Punk was on the rise in the seventies and Akron had a flamboyant punk/new wave scene during that decade. The band was formed in seventy two, by two sets of brainy brothers, with the entertaining theme of the de-evolution of mankind. They struggled for several years to get noticed by the record companies. A demo tape of this material was sent to some influential people in the British music industry. Eventually the band was flown to Germany, to have their material recorded by producer Brian Enos. They were soon able to sign a recording contract with Warner Bros. Records. The album art depicts a golfer posing in front of a giant golf ball, to symbolize a status of the sophisticated elite. In an attempt to differentiate themselves from the image of an idiotic punk band. How far do they take this theme of de-evolution? This debut album was released two months after The Car's debut release. So how does this compare to that hit album?
Co-founder Mark Mothersbaugh has been the band's main lead singer since seventy two. He's got a nerdy yet careless approach. The lead vocals seem to play the idiot character, while the back up vocals usually play the straight character. Uncontrollable Urge starts out with upbeat guitar strumming with a sixties style melody, utilizing sort of a humorous approach like Surfin' Bird by the Trashmen. The lyrics rapidly repeat the word "yeah" twelve times and then that sequence is done twice. "Got an urge, got a surge and it's out of control." The music slows down and the back up vocals refrain with "he's got an uncontrollable urge, I've got an uncontrollable urge." The drums are beaten Live
ly with catchy patterns. The synthesizer music is played with a low profile, but occasionally adds some pizazz by ripping out a high note or two.
The drummer was the one line up position that wasn't held by the Mothersbaugh or Casale brothers. Alan Myers was the third drummer to occupy this position and the one who stuck with it the longest. He isn't overly forceful. Yet he provides a strong presence with melodic beat patterns and occasional drum rolls. Praying Mantis starts with a fast guitar melody, which is strikingly similar to the classic sixties song "Wipe Out" by the Surfaris. That is adjoined by some distorted keyboard music, sounding as crazy as an alien space ship. The bass plays a fast paced, yet catchy rhythm, while the snare drums slash in with hard beats. The lyrics say "you got both hands, you've got praying hands." Then a few stanzas later: "wash your hands three times a day, always do what your mom and dad say. Brush your teeth the following way, wash your hands three times a day."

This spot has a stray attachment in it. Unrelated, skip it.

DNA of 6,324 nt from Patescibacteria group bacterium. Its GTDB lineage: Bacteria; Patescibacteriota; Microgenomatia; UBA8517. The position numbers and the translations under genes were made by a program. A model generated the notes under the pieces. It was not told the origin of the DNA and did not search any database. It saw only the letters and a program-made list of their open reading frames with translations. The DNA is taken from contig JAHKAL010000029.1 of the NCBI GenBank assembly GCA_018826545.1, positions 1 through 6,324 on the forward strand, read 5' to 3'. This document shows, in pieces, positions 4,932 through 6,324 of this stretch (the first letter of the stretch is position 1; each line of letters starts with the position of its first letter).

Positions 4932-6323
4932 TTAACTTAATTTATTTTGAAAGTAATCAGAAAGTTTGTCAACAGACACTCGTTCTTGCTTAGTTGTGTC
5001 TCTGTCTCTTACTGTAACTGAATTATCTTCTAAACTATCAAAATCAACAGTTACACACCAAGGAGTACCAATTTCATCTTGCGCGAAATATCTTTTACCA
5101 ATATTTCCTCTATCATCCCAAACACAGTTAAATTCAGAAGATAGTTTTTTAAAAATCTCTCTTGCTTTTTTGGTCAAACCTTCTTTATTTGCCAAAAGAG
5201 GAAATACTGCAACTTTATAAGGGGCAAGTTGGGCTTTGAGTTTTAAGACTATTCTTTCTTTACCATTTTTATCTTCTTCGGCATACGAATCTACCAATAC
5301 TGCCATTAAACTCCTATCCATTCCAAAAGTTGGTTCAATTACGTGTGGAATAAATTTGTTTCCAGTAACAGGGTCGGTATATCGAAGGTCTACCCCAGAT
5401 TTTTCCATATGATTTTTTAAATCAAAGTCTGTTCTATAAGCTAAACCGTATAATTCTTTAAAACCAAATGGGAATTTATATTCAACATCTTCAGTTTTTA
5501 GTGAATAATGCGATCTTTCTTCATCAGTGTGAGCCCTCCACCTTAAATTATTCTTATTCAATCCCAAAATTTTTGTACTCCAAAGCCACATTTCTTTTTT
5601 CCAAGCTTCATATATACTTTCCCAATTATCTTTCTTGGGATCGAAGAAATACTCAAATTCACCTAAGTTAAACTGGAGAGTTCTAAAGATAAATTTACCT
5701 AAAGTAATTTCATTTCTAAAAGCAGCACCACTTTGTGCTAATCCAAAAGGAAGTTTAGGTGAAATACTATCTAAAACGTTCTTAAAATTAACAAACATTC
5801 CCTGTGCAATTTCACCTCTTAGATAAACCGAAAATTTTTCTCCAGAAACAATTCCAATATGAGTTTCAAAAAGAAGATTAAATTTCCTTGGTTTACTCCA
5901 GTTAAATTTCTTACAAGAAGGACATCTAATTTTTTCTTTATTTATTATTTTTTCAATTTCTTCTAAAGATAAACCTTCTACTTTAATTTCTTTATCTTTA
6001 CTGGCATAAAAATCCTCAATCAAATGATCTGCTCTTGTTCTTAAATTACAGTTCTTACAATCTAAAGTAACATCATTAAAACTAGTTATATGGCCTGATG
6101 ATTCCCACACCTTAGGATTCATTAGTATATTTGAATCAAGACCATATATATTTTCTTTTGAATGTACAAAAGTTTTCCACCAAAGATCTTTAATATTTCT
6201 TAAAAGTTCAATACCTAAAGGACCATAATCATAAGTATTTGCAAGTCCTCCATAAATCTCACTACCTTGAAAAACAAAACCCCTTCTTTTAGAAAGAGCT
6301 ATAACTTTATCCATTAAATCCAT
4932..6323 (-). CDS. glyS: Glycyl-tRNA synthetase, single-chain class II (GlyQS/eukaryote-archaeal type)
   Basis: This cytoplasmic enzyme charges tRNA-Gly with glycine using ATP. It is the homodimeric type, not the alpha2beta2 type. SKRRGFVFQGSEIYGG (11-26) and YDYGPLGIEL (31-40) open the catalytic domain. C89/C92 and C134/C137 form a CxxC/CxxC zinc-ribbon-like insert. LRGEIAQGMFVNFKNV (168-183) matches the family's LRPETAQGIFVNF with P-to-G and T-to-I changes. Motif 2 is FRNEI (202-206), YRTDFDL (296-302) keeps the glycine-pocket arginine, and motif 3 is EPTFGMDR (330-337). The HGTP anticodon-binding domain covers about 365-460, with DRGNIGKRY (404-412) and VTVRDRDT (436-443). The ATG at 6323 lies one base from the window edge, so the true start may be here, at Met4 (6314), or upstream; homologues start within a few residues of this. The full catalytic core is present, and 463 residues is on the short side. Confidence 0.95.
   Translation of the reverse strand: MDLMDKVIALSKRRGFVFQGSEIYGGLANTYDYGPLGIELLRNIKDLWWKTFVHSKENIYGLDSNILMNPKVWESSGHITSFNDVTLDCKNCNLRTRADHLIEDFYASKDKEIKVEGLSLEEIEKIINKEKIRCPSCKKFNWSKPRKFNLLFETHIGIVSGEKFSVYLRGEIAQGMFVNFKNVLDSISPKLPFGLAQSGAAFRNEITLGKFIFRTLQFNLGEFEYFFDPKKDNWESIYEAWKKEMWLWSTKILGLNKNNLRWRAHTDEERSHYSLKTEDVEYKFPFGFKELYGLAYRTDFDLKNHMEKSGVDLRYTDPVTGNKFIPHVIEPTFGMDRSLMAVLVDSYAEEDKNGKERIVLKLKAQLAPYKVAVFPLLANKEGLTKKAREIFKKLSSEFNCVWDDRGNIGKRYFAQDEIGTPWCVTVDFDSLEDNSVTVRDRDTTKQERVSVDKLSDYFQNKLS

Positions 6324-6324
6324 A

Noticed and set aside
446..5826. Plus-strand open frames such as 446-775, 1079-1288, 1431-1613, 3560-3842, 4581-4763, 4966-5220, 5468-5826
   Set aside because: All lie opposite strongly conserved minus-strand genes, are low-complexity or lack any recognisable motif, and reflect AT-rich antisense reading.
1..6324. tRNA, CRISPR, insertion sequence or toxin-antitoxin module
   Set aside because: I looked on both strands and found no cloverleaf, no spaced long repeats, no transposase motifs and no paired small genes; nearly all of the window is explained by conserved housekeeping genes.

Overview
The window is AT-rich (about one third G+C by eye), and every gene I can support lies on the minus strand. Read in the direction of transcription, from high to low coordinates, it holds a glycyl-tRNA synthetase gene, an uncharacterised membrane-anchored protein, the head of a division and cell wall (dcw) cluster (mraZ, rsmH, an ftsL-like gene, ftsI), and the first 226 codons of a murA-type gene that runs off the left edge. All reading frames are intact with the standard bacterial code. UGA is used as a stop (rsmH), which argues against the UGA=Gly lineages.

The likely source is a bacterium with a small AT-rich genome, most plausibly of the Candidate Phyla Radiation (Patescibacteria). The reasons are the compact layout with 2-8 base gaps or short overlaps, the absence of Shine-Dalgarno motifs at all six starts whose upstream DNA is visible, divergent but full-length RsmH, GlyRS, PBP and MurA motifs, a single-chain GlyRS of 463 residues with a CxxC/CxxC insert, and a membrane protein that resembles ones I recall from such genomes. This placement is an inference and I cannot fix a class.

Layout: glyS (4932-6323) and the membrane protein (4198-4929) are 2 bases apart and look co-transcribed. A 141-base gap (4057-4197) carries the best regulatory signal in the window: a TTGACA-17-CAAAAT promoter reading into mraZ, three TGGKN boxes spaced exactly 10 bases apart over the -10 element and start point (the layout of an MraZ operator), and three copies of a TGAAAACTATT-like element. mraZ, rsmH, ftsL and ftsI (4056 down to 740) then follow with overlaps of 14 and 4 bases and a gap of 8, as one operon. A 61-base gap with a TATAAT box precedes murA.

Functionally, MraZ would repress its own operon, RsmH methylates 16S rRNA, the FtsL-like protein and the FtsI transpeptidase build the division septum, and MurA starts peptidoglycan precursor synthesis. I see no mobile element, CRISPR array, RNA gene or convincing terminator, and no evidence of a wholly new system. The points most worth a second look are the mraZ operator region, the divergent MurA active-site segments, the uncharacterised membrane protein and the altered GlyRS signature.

Mark Mothersbaugh is one of the chief songwriters for the band, contributing the most to these compositional schemes. He also does a wonderful job with the synthesizer and keyboards, by adding a sci-fi/hi-fi ambiance to the odd textures. Sometimes he takes a song over with the command of an experienced accordion player, yet moves it like a commander of a space ship. Jocko Homo begins with a fast choppy rhythm, sounding sort of like a bizarre twist of circus music. The bass plays a fast lick, which is rapidly followed by a strange four note keyboard melody. "We're pinheads now, we are not whole. We're pinheads all, joko homo." The lyrics seem to be a jocular reversal of Darwin's theory of evolution.
features two guitarists and they are handled by the Bobs. Bob Mothersbaugh (Bob 1) is the lead guitarist and Bob Casale (Bob 2) is the rhythm guitarist. The music is always coordinated with one guitar played with distortion and the other one played with an undistorted natural sound. Too Much Paranoias suddenly starts up with some awesome guitar shredding that would make most thrash bands proud. An atmosphere of madness is hailed by a Shout
ing lunatic and deep thumping bass notes. The synthesizer makes monstrous noises, like an annoyed dinosaur. The lyrics seem to be a series of short parodies of seventies TV commercials, which is somehow connected to an issue of paranoia. There is a lot of aggressive action packed into this two minute song.
Co-founder Gerald Casale is the bassist and often gets overshadowed by the interesting presentations of the other performers. Sometimes it becomes an integral part of the instrumentation. Gerald designed Devo
's distinctive costumes and occasionally sings the lead vocals. Shrivel Up starts with a synthesized percussion melody, which sounds similar to a ticking timer and a leaky faucet. There is casual guitar strumming, with a bass rhythm played like a swing dance song. The rhythm guitar plays funny distorted riffs, while the synthesizer makes sound effects like the echoes of fluttering wings. Gerald sings the lead vocals with a calm yet haughty bearing. The lyrics seem to combine the problems of erectile dysfunction, with infantile regressions of the adult psyche.
Of eleven tracks, six of them were far more exciting and artistic than the other five. A few of the songs seemed repetitive and boring, without any spectacular sound effects. I noticed some influences of sixties beach music. It's like devious beach music meets high tech new wave. The average band member's age was twenty six when this debut was released. So they were teenagers in the sixties and probably listened to the rock music of that era. The album peaked at #78 on the Billboard charts and went gold almost thirty years later. It wasn't a great seller, but did help to develop a cult following. The theme of de-evolution is displayed in the lyrics. With songs about birth defects, atrophy and the infantile regression of the adult psyche. It wasn't as mature as The Cars
' debut album, which had a constant barrage of synth and keyboard music. It didn't achieve nearly as much commercial success either.